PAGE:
'Band of Brothers' arrived twenty years ago when the idea of blockbuster, or prestige television was reaching its zenith.
You had shows like 'The Sopranos' effectively taking crime cinema and packaging into hour-long episodes, while 'Sex and the City' became a cultural phenomenon that's lasted until today. Betwixt Tony Soprano's ducks and Carrie Bradshaw's handbags was 'Band of Brothers', a miniseries that featured babyfaced and pre-fame names like Michael Fassbender, Tom Hardy, and James MacAvoy. It even had military movie stalwart Captain Dale Dye in there, and a cracking behind-the-scenes documentary from Ron Livingston, one of the show's main stars.
Much like 'Band of Brothers', 'Masters of the Air' peppers its cast with knowns and unknowns. While Austin Butler and our own Barry Keoghan may have the name recognition to most audiences, Callum Turner, Belfast native Anthony Boyle, and Stephen Campbell Moore both are stalwart actors who have the kind of old Hollywood edge that makes a show like this work. Indeed, 'Masters of the Air' is often accurate to a fault - both in its dialogue, and how some of it plays out. There's more than a few scenes of the horrors of the war where one gunner cradles another with a "Don't you die on me!", not to mention the excited yelps of "Two o'clock high!" when German fighter planes zoom into view.
Compared to 'Band of Brothers' or 'The Pacific', there's far less ceremony when pilots and planes are downed. For one, the up-close-and-personal nature of how the battle sequences were staged in both shows is replaced with high-flying cinematography meshed with soaring orchestral moments as the bombers duck and dive over Nazi Germany. The list of directors for the nine episodes include Cary Joji Fukunaga of 'No Time To Die' fame, Dee Rees of 'Mudbound' fame, and Anna Boden and Ryan Fleck, who previously directed TV shows like 'The Affair' and 'Billions'. The final episode of the series is directed by Tim Van Patten, who wrote one of the finest television episodes ever made - 'Pine Barrens', from 'The Sopranos'.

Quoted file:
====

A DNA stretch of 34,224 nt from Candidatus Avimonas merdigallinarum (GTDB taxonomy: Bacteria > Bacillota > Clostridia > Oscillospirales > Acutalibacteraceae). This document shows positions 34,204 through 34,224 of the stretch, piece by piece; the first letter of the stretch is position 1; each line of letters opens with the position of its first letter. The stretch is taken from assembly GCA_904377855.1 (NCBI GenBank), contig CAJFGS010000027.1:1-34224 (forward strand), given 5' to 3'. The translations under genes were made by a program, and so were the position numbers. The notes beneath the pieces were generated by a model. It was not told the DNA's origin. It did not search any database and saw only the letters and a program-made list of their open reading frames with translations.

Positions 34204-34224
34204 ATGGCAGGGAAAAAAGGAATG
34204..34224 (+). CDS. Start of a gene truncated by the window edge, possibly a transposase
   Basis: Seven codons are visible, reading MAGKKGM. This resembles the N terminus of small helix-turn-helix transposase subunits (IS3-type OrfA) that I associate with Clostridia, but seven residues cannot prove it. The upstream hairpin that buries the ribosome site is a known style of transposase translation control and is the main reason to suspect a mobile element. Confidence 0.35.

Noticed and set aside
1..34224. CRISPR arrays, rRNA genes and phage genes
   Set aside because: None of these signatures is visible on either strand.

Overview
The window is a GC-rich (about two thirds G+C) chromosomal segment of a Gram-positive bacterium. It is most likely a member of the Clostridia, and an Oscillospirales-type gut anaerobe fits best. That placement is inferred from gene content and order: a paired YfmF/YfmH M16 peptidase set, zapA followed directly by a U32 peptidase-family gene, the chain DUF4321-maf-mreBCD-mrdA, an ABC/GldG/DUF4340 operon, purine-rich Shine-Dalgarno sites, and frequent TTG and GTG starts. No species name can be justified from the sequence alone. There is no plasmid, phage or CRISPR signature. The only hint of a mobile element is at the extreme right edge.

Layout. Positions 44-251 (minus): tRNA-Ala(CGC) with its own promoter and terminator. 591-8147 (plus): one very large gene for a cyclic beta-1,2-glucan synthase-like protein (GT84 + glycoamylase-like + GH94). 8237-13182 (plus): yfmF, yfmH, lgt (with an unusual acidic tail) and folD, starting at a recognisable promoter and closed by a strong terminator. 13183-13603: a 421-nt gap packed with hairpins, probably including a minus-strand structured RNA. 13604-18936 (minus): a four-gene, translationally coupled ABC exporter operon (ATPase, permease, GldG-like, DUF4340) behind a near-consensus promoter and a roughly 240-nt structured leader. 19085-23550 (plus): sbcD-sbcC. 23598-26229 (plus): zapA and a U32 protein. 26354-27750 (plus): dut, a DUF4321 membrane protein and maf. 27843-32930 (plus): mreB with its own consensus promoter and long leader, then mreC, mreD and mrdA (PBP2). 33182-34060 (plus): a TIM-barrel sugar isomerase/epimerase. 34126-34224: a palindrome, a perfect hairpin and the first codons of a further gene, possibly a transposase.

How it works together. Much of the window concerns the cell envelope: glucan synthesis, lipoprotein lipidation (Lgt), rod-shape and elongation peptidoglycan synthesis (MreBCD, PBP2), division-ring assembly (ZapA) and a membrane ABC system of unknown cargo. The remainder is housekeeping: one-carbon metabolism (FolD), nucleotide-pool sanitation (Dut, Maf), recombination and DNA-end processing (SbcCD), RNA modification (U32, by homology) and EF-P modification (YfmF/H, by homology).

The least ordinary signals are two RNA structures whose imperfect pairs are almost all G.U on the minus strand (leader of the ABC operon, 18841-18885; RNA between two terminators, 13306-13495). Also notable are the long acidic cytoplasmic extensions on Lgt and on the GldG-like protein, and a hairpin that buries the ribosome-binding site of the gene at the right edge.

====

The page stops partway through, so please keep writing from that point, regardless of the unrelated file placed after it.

Beyond the wealth of talent in front of and behind the camera, what 'Masters of the Air' does so well is provides the grandiose scale for something like this. The air sequences are stunning and would no doubt like just as immense on a cinema screen or a laptop screen, and for all of the sometimes clunky dialogue during them, they're still hugely effective. Likewise, the cast assembled grasp the kind of bravado and performance that their roles require. Austin Butler's movie star looks aren't out of place, nor is the gusto and guts with which others like Barry Keoghan play it. It's all deliberately old-fashioned, and meant to brush up against modern sensibilities.
Beyond all that, 'Masters of the Air' feels like it's come at a decisive moment in television. The show's production budget was somewhere in the region of $250 million, and it looks like every penny of it went on screen. When you see how streaming services are now under increasing pressure to reduce costs and drain losses, 'Masters of the Air' is the last show outside established media franchises to have this kind of scale and spectacle. It may even be that those inside the respective tents are feeling the same squeeze too.
If there is something that 'Masters of the Air' leaves out, be intentionally or not, is the mental anguish and impact that pilots must have suffered. Their planes are blasted apart in mid-air yet, as Butler's pilot roars at his co-pilot, they had to sit there and take it. Though there are a few scenes here and there that touch upon the muted rage, it's never anything beyond a surface-level acknowledgement. Of course, it may just be that these fliers simply refused to broach it. Compare that with 'Band of Brothers', which centred an entire episode on a single soldier who suffered from hysterical blindness, and it feels as though 'Masters of the Air' lost some of the subtler edges of the experience.
Nevertheless, 'Masters of the Air' is a rollicking, decidedly old-fashioned, sometimes naff, blockbuster of a show that's already passing into history. Enjoy it while you can.
The first two episodes of 'Masters of the Air' are available on Apple TV+ from January 26th and runs week to week until March 15th.